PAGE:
Can you believe it? The first month of the 2013-14 NBA season has already come and gone.
Seems like only yesterday that we were all yapping about who would unseat the Miami Heat, how soon Derrick Rose would look like an MVP again and whether anyone would/could/should out-tank the Philadelphia 76ers.
So far, the Heat look like three-peat material (and then some), Rose is on the shelf (again) and the Sixers aren't wallowing in the basement of the Association (yet).
To be sure, there are plenty of other preseason predictions that are holding up just fine and countless others that could veer any and every which way in the months to come.
But we're not here to peer into any crystal balls. I mean, do I look or sound like Miss Cleo to you?
(Don't answer that.)
Rather, let's take this opportunity to look at some of the individual highlights and lowlights that have marked the month of November in pro basketball.
Just when you thought LeBron James couldn't get any better, he went and had a month for the ages.
And not just his double-digit scoring streak that has now eclipsed 500 regular-season games, though that measure of consistency is mighty impressive.
Of greater interest is the efficiency with which LeBron is racking up his baskets these days. So far, the three-time MVP is shooting approximately 60 percent from the field. That's the second-highest mark in the entire league so far, behind only Detroit Pistons center Andre Drummond and ahead of some of basketball's most efficient big men (i.e., DeAndre Jordan, Brook Lopez and Dwight Howard).
Like those giants, James takes the majority of his shots within a few feet of the basket. In some respects, that might make LeBron's astronomical field-goal percentage seem less impressive; after all, if the guy's only taking shots right at the rim, he should be setting the nets on fire, right?
Except James isn't limiting himself to such high-percentage looks. He's also shooting well over 50 percent in the tricky, non-restricted-area portions of the paint and, most impressively, right around 48 percent from three-point range.
Oh, and he's finally hitting better than 80 percent of his free throws.
All of which makes his .565/.406/.753 shooting splits from last season look like child's play by comparison.
In the immortal words of Chazz Michael Michaels, mind-bottling, isn't it?
With all this talk of efficiency, we'd be remiss if we didn't acknowledge the NBA's least efficient player so far: Brandon Knight.
Prior to Nov. 30's game against the Celtics, Knight wasn't just last in the league in player efficiency rating (PER); he was also the only player in the Association sporting a negative PER.
It's not as though Knight has played all that much either. The 21-year-old guard, who joined the Milwaukee Bucks by way of the trade that sent Brandon Jennings to the Detroit Pistons, has missed eight games so far with a nagging hamstring injury.
It's no wonder, then, that the Bucks have stunk to the extent that they have this season.
The player pegged to be an intriguing part of Milwaukee's future has missed more than half of the team's games and has performed miserably on those occasions when he's been healthy enough to play.
Shane Battier isn't exactly setting the NBA aflame in any respect. The 35-year-old forward is scoring fewer than five points per game and hitting his threes at a below-average rate.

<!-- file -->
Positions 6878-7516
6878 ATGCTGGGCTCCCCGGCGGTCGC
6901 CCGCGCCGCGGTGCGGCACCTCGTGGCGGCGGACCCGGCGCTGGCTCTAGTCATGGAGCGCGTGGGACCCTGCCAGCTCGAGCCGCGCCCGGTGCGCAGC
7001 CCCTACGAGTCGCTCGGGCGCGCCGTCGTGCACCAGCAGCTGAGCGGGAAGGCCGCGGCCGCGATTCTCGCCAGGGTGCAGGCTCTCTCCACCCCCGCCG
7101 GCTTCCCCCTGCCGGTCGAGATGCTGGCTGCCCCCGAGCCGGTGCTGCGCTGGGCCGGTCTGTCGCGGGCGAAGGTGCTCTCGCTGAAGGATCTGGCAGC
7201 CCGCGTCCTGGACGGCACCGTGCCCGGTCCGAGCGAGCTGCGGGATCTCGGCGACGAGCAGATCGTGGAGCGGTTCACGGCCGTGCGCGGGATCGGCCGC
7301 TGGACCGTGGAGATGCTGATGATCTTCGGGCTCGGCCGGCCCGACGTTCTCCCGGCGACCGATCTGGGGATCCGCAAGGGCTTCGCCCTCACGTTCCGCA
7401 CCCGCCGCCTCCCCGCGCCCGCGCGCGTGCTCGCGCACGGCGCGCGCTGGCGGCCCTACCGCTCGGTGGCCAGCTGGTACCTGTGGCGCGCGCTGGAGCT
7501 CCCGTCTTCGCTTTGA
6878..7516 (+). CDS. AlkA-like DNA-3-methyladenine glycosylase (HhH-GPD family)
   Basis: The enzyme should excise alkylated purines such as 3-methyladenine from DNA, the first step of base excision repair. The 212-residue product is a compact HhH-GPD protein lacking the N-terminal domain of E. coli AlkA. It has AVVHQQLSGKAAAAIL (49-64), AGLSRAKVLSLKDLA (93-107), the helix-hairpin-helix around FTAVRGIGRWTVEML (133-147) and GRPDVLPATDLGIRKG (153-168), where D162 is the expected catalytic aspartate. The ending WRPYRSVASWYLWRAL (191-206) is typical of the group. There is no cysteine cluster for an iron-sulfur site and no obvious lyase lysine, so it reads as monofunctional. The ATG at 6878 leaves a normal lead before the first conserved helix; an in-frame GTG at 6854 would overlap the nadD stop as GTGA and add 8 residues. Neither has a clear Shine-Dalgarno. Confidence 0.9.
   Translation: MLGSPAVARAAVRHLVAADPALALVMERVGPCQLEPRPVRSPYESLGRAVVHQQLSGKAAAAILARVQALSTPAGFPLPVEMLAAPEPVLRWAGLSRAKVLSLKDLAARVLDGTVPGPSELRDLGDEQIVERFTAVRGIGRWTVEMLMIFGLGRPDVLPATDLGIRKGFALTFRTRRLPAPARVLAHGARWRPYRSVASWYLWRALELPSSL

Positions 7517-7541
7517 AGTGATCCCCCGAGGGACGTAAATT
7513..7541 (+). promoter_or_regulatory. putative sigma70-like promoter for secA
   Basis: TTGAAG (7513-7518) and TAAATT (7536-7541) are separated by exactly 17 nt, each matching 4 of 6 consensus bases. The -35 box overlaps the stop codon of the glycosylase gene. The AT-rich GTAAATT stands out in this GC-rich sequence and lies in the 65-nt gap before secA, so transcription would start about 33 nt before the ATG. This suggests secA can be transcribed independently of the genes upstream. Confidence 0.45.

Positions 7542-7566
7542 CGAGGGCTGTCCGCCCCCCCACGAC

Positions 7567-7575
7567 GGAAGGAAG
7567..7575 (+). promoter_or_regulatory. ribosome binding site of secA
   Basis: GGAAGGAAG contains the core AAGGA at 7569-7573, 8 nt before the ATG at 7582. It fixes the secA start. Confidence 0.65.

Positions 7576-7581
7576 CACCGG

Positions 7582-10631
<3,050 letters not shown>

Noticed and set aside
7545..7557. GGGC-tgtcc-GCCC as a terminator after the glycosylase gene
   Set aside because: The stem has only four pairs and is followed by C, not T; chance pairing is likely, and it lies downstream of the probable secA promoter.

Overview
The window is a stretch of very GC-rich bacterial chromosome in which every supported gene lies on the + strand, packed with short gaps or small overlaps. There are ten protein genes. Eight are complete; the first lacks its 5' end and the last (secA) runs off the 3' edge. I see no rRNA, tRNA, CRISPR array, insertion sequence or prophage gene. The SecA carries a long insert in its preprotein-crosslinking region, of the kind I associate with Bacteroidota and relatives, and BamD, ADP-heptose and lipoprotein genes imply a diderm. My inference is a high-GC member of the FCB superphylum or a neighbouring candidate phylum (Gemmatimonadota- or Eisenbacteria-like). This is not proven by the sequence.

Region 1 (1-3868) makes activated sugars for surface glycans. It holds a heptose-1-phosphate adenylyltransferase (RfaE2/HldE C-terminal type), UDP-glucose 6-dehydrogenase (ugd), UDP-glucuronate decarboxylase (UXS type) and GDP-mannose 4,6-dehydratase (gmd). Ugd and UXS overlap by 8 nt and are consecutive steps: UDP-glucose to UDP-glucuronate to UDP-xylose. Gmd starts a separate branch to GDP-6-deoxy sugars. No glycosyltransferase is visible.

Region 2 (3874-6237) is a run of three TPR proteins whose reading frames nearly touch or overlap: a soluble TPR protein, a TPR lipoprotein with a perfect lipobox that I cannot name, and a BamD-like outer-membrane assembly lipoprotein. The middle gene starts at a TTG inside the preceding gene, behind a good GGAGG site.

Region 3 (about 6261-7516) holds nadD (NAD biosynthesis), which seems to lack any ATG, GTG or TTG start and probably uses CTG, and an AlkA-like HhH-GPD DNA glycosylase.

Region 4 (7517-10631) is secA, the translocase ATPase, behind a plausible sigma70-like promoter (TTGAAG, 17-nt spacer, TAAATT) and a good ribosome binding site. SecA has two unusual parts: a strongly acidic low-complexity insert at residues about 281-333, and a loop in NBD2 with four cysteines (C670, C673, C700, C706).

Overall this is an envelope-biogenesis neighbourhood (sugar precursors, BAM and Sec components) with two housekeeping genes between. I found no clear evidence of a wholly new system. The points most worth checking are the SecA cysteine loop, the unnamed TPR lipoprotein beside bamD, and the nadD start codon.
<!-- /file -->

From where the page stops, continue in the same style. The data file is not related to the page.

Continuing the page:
Which is to say, he's picked up where he left off during most of Miami's last championship run.
And yet, Battier's turnover in the third quarter of the Heat's Friday meeting with the Toronto Raptors is reason enough to include him among the more prestigious members of this list.
Why would a bad pass picked off by Jonas Valanciunas matter? Because that was Battier's first turnover.
Of the season. On Nov. 29.
According to Ira Winderman of the South Florida Sun Sentinel, Battier now owns the NBA record for the longest streak without a turnover, at a whopping 321 minutes. He may not touch the ball much (33.8 times, totaling half a minute of possession time per game, according to NBA.com), but the guy almost always does the right thing with it when it's in his hands.
It's only fitting that this particular piece of NBA history would belong to the No-Stats All-Star.
Brandon Knight is hardly the one most at fault for Milwaukee's early-season struggles. If you're in search of a scapegoat, look no further than Larry Sanders.
The block-happy Bucks big man played limited minutes during the first three games of the season, racking up a total of eight points, 11 rebounds and six blocks therein. Sanders was none too happy with the lack of playing time, telling NBA.com's Steve Aschburner:
I feel like I’m capable of being in the game at the end and helping my team win, coming up with blocks and rebounds. I haven’t been able to get my rhythm out there. I understand foul trouble situations, but tonight I wasn’t in foul trouble.
Last year I finished so many games. I feel like that’s when I lock in the most. But I haven’t been able to get in the game to finish. That carries over to the next game. When you sit the last three quarters of each game, I can’t have no carryover. And it’s hard for me. I’m still a young player. It’s only my eighth year playing basketball.
Sanders has nobody but himself to blame for his lack of action since then. On Nov. 11, Sanders underwent surgery on his right thumb to repair an injury stemming from a bar fight in which he'd been embroiled several days earlier.
The Bucks projected at the time that he'd be out about six weeks, thereby pegging his return for mid-December. Good thing that four-year, $44 million extension Sanders signed during the offseason doesn't kick in until next season...
Larry Sanders was one of last season's breakout stars, but even his emergence pales in comparison to that of Anthony Davis in 2013-14.